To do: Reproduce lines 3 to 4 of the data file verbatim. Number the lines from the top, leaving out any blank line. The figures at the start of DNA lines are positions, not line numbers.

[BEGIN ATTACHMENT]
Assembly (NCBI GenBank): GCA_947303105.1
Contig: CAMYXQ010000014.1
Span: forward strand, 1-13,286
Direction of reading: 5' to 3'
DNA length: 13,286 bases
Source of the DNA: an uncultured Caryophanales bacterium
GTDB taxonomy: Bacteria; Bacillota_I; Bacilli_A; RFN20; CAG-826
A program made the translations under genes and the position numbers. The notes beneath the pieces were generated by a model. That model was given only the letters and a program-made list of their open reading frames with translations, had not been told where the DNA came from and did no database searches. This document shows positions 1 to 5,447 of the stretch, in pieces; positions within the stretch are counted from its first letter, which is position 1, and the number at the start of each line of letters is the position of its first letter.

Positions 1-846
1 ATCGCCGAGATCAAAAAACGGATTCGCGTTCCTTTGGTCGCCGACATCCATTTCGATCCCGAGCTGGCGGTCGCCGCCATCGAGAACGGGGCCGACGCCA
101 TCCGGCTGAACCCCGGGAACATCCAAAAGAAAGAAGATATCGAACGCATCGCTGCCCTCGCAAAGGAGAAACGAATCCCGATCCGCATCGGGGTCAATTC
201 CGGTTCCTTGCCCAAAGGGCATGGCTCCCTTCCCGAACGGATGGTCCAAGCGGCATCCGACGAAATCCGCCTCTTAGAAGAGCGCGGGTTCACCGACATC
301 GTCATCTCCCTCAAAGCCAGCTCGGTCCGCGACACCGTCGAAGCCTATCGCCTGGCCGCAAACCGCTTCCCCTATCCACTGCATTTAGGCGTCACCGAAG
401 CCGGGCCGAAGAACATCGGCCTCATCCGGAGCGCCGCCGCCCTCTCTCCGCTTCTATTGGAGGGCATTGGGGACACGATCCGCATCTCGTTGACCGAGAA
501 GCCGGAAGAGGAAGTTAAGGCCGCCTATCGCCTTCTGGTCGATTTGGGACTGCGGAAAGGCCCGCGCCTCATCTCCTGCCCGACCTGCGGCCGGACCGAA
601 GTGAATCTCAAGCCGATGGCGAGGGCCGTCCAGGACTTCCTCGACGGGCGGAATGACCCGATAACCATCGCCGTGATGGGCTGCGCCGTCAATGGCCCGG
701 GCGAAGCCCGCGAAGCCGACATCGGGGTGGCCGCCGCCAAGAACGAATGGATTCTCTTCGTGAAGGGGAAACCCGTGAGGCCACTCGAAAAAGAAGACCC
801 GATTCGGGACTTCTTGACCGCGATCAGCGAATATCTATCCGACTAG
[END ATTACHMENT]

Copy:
Span: forward strand, 1-13,286
Direction of reading: 5' to 3'